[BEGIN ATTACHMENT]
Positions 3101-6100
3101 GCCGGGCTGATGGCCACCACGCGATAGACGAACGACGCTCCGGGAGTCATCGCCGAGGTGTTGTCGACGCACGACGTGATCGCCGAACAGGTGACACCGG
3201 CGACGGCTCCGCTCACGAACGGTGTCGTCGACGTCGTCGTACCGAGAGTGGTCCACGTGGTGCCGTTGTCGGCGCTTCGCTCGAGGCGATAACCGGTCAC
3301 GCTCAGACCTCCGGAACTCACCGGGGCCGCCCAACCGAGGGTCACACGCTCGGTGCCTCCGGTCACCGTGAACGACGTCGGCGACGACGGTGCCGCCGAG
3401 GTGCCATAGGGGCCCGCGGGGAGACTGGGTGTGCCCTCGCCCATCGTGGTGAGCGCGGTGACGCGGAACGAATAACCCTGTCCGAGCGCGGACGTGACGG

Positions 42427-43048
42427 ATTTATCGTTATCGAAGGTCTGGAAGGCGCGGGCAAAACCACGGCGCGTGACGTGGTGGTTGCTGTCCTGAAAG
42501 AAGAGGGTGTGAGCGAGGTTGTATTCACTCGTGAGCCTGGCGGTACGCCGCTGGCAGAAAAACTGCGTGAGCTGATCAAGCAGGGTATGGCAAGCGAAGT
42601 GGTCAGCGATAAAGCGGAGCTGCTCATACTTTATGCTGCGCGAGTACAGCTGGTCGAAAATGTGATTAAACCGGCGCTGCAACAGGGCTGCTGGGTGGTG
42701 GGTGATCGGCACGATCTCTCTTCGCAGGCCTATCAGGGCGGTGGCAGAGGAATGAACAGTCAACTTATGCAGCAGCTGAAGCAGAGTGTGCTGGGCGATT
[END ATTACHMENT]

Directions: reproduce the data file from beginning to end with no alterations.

Positions 3101-6100
3101 GCCGGGCTGATGGCCACCACGCGATAGACGAACGACGCTCCGGGAGTCATCGCCGAGGTGTTGTCGACGCACGACGTGATCGCCGAACAGGTGACACCGG
3201 CGACGGCTCCGCTCACGAACGGTGTCGTCGACGTCGTCGTACCGAGAGTGGTCCACGTGGTGCCGTTGTCGGCGCTTCGCTCGAGGCGATAACCGGTCAC
3301 GCTCAGACCTCCGGAACTCACCGGGGCCGCCCAACCGAGGGTCACACGCTCGGTGCCTCCGGTCACCGTGAACGACGTCGGCGACGACGGTGCCGCCGAG
3401 GTGCCATAGGGGCCCGCGGGGAGACTGGGTGTGCCCTCGCCCATCGTGGTGAGCGCGGTGACGCGGAACGAATAACCCTGTCCGAGCGCGGACGTGACGG

Positions 42427-43048
42427 ATTTATCGTTATCGAAGGTCTGGAAGGCGCGGGCAAAACCACGGCGCGTGACGTGGTGGTTGCTGTCCTGAAAG
42501 AAGAGGGTGTGAGCGAGGTTGTATTCACTCGTGAGCCTGGCGGTACGCCGCTGGCAGAAAAACTGCGTGAGCTGATCAAGCAGGGTATGGCAAGCGAAGT
42601 GGTCAGCGATAAAGCGGAGCTGCTCATACTTTATGCTGCGCGAGTACAGCTGGTCGAAAATGTGATTAAACCGGCGCTGCAACAGGGCTGCTGGGTGGTG
42701 GGTGATCGGCACGATCTCTCTTCGCAGGCCTATCAGGGCGGTGGCAGAGGAATGAACAGTCAACTTATGCAGCAGCTGAAGCAGAGTGTGCTGGGCGATT